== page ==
And I close.
I start again.


[1] For instance, Pan Pan Theatre’s 2019 production of Endgame placed process at the heart of its project. The set itself was made out of recycled opera sets, hence acknowledging the palimpsestic nature of all art. The script ultimately performed by the creative team was informed by an in-depth study of the play’s endogenesis, exogenesis and epigenesis. Thanks to the Fin de partie / Endgame module of the BDMP, in conjunction with Shane Weller and Dirk Van Hulle’s The Making of Fin de partie / Endgame (2018) and The Theatrical Notebooks of Samuel Beckett, Volume II: Endgame, edited by S.E. Gontarski (2019), dramaturg Nicholas Johnson indexed all variables in the text and compiled them in a rehearsal script with a hundred and seven annotations. This working volume facilitated director Gavin Quinn’s and actors’ – Andrew Bennett (Hamm), Des Keogh (Nagg), Rosaleen Linehan (Nell) and Antony Morris (Clov) – experimentation in studio and ultimate choice of versions of the text they would perform.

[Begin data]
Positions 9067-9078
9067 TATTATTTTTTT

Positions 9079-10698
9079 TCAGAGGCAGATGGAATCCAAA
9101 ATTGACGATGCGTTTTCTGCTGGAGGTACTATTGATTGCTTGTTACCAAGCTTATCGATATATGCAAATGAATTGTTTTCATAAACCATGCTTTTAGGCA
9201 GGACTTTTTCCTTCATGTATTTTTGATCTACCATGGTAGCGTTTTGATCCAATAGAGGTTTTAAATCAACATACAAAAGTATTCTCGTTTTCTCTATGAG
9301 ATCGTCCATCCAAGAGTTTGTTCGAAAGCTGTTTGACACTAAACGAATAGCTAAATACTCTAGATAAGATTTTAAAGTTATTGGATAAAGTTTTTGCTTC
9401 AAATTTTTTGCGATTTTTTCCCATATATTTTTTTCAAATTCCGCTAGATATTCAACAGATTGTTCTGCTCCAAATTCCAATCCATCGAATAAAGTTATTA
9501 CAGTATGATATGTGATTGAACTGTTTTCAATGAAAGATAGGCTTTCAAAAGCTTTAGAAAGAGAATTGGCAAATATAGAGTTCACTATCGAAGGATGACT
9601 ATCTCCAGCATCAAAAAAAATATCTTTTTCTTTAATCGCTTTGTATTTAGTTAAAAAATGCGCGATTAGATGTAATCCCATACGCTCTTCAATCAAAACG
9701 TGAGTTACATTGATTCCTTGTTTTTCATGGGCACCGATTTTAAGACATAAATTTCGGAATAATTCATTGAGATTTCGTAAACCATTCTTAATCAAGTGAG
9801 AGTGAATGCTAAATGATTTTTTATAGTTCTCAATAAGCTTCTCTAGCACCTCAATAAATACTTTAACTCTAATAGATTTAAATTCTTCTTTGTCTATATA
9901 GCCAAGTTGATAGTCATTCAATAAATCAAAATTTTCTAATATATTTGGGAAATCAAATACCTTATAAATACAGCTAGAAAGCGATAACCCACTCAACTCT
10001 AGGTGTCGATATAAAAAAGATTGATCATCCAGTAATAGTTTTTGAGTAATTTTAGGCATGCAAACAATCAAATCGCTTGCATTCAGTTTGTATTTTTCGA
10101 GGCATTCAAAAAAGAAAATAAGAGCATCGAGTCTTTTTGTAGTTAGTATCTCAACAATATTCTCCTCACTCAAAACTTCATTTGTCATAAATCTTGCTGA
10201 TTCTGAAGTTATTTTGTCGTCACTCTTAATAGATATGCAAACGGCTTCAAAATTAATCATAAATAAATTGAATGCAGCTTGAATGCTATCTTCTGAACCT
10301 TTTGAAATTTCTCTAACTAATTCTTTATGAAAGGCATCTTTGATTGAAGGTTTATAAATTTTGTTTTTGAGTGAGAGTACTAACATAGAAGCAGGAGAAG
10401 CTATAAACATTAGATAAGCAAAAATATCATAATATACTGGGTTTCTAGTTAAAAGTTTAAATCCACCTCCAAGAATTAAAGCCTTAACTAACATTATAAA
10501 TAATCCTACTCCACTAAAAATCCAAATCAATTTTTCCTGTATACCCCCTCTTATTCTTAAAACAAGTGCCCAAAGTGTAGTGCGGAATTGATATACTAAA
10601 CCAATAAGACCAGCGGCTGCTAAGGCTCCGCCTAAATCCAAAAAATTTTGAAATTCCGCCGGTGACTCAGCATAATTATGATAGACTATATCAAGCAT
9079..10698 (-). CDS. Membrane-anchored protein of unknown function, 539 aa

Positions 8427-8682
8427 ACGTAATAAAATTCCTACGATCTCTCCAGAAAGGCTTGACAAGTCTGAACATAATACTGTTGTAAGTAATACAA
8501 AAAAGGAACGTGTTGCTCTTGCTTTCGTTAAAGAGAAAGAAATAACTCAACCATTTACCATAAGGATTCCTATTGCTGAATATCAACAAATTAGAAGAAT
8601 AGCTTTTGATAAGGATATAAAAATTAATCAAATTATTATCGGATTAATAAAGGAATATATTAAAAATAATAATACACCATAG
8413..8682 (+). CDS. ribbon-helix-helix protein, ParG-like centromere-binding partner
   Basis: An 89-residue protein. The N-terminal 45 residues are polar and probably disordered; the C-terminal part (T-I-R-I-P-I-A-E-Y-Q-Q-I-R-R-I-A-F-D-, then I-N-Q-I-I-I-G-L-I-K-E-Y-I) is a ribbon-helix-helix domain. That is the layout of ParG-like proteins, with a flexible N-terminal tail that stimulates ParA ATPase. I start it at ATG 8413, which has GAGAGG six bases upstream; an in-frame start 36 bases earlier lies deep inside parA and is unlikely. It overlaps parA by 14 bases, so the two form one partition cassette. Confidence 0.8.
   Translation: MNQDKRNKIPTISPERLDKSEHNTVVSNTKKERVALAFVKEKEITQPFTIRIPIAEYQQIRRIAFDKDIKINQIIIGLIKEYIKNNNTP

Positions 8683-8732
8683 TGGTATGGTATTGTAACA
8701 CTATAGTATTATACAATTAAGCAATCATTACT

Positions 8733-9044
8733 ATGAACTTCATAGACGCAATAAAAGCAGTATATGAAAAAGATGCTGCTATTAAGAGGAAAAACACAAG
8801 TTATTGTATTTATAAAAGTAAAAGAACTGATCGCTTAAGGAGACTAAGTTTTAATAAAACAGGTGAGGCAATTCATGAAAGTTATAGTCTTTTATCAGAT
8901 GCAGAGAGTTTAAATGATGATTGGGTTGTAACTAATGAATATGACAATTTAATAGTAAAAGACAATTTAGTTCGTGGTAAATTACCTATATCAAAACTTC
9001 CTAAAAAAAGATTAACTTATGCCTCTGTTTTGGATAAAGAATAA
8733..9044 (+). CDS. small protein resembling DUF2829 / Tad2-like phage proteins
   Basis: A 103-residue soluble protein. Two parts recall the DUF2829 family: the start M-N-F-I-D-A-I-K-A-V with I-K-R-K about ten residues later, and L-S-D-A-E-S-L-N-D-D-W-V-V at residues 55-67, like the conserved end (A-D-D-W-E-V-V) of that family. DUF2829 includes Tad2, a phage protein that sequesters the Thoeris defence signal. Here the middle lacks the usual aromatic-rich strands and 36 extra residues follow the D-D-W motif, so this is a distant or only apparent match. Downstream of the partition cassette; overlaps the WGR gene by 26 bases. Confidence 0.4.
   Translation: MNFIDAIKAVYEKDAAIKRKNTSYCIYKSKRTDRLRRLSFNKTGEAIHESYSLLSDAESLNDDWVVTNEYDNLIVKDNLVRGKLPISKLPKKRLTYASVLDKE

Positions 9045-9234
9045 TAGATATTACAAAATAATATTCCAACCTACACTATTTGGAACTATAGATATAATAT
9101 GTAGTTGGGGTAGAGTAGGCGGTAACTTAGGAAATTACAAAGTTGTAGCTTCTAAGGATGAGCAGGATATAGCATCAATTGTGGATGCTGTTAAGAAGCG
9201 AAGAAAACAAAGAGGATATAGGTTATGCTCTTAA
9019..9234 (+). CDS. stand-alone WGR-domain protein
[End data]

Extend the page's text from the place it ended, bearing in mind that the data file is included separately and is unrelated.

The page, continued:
Works Cited

Beckett 2006 Beckett, S. (2006) “Cascando” in The Complete Dramatic Works. London: Faber and Faber.
Beckett 2012 Beckett, S. (2012) How It Is. London: Faber and Farber. Ebook.
Beckett 2022 Beckett, S. (2022) Not I / Pas moi, That Time / Cette fois and Footfalls / Pas: a genetic edition (Series “The Beckett Digital Manuscript Project”, module 10). Edited by James Little and Vincent Neyt. Brussels: University Press Antwerp. Available at: http://www.beckettarchive.org
Little 2021 Little, J. (2021) The Making of Samuel Beckett’s Not I / Pas moi, That Time / Cette fois and Footfalls / Pas. Antwerp and London: University Press Antwerp and Bloomsbury.
Van Hulle 2015 Van Hulle, D. (2015) The Making of Samuel Beckett’s Krapp’s Last Tape / La Dernière Bande. Antwerp and London: University Press Antwerp and Bloomsbury.